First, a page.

Responses to Islamic Awareness

And No One Had The Name Yahy‚ Before

Dr. Saifullah and company attempt, once again, to extricate the Qur'an from an obvious historical error - that no one was named John prior to the birth of John the Baptist. However, this new attempt by Islamic Awarenes to rescue the Qur'an from this particular error raises additional questions and problems for the Qur'an, and for the prophetic claims of Muhammad.

Sura 19:7 tells us:

(His prayer was answered): "O Zakariya! We give thee good news of a son: His name shall be Yahya: on none by that name have We conferred distinction before." Yusuf Ali

This error was, possibly, a result of Muhammad mis-quoting Luke 1:59-61 :

On the eighth day they came to circumcise the child, and they were going to name him after his father Zechariah, but his mother spoke up and said, "No! He is to be called John." They said to her, "There is no one among your relatives who has that name."

Although Islamic Awareness writes in direct response to the Answering Islam dictionary entry on John, they seem not to have found enough of a target to attack in our description of this historical error in the Qur'an so that they first have to create something else that makes it easier to raise some polemics about. They find a side comment by Rabbi Geiger to be a suitable straw man, when stating:

This mistake must have been obvious to the Arabic commentators, for they try to give another meaning to the clear and unmistakable words.

So, Islamic Awareness triumphs:

Geiger did not cite any Muslim commentators to support his claims, and, as will be demonstrated in the sections below, one has to wonder whether the claim that "this mistake must have been obvious to the Arabic commentators" is purely his own invention.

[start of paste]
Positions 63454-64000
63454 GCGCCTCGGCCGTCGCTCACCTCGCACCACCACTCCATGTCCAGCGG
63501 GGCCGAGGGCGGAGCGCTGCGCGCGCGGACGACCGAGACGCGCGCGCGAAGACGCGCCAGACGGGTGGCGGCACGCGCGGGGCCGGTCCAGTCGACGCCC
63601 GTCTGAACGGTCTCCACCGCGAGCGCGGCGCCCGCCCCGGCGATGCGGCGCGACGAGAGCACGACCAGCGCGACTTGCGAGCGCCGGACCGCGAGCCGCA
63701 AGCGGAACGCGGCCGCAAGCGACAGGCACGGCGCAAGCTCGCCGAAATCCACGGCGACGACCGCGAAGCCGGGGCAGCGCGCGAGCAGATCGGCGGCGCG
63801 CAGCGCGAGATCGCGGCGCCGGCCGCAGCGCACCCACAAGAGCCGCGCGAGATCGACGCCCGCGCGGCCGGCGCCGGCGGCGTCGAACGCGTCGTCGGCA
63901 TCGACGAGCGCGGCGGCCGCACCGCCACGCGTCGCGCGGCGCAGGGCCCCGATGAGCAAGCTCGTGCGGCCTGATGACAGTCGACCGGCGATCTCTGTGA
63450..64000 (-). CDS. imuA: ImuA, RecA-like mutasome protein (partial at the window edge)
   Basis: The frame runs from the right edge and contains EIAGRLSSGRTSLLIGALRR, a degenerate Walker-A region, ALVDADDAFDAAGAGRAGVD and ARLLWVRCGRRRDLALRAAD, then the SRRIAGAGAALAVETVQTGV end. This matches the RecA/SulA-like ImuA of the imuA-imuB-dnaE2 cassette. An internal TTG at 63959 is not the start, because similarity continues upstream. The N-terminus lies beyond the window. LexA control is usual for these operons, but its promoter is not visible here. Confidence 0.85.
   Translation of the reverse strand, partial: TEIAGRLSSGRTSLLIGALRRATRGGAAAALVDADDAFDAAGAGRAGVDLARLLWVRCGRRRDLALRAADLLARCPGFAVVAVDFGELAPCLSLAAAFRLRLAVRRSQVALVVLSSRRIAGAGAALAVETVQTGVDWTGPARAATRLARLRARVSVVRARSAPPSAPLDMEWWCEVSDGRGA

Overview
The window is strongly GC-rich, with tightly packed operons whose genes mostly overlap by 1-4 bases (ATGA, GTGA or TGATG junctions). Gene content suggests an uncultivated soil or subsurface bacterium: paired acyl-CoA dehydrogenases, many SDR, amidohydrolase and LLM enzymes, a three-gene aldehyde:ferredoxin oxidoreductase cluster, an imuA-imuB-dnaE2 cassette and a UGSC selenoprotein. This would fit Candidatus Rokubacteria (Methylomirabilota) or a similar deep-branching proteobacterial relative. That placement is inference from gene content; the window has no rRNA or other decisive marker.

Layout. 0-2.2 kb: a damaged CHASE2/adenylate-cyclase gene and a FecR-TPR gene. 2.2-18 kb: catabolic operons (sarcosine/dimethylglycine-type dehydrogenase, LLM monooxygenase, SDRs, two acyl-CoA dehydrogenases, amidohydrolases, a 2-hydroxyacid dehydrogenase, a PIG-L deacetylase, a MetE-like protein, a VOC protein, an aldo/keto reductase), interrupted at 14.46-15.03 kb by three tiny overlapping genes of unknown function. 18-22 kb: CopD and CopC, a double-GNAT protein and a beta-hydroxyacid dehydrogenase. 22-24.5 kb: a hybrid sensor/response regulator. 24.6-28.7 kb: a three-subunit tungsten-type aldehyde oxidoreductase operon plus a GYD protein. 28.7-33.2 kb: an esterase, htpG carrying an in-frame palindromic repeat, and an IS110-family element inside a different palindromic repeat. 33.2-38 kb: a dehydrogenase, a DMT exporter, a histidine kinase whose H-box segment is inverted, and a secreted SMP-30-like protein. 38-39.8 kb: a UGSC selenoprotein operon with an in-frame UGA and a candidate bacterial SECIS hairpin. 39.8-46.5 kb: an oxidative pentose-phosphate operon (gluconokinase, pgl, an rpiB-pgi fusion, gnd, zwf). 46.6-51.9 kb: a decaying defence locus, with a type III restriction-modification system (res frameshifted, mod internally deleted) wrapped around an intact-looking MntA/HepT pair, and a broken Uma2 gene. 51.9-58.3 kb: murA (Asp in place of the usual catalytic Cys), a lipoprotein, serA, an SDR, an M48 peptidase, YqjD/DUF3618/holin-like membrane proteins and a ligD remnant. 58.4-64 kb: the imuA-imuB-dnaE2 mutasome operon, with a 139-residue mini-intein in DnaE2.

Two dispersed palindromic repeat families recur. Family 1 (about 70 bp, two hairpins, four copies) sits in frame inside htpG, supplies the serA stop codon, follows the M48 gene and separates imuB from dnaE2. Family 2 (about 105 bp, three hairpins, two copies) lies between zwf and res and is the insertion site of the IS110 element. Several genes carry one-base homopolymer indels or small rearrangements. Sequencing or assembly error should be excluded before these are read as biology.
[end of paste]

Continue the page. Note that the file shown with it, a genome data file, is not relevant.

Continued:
In spite of the usual venom directed at scholars such as Rabbi Geiger, this mistake did catch the attention of some Muslims. Yusuf Ali says:

"This was John the Baptist, the forerunner of Jesus. In accordance with his father's prayer he, and Jesus for whom he prepared the way, renewed the message of God, which had been corrupted and lost among the Israelites. The Arabic Yahya suggests "Life". The Hebrew form is Johanan, which means "Jehovah has been Gracious." Cf. Hananan in verse 13 below. It does not mean that the name was given for the first time, for we read of a Johanan the son of Careah in II Kings, xxv. 23, an otherwise obscure man. It means that God had, for the first time, called one of His elect by that name." (page 769, note 2461)

Shakir, also seeking to avoid the problem, translates this passage as:

O Zakariya! surely We give you good news of a boy whose name shall be Yahya: We have not made before anyone his equal.

In any case, Saifullah & Co. misrepresented Geiger's clear statement. He never claimed that there are Muslim commentators who explicitly admitted this error. Geiger only observed the same as we do today, i.e. the fact that the commentators offer various unconvincing and mutually contradictory explanations to avoid the plain meaning of the verse, and that this itself is evidence that they are struggling to explain away the obvious error they have seen, but which they as faithful Muslims cannot openly admit.

Islamic Awareness is no different in this regard. However, they are quite creative, and since they seemingly believe that being on the attack always looks better than being in the defensive, they have come up with a new idea. They have decided to press the claim, that the quranic name of John the Baptist (Yahy‚) is linguistically so different from the biblical name (Johanan), that they are actually two completely different names. Furthermore, they seek to argue that John the Baptist actually had two names and the Quran gives the true or real name of John, while the Bible only mentions his secondary (less real ?) name. Furthermore, as long as we don't find any other earlier Yahy‚, the statement of the Qur'an that nobody was called by this name before John the Baptist cannot be charged with error anymore.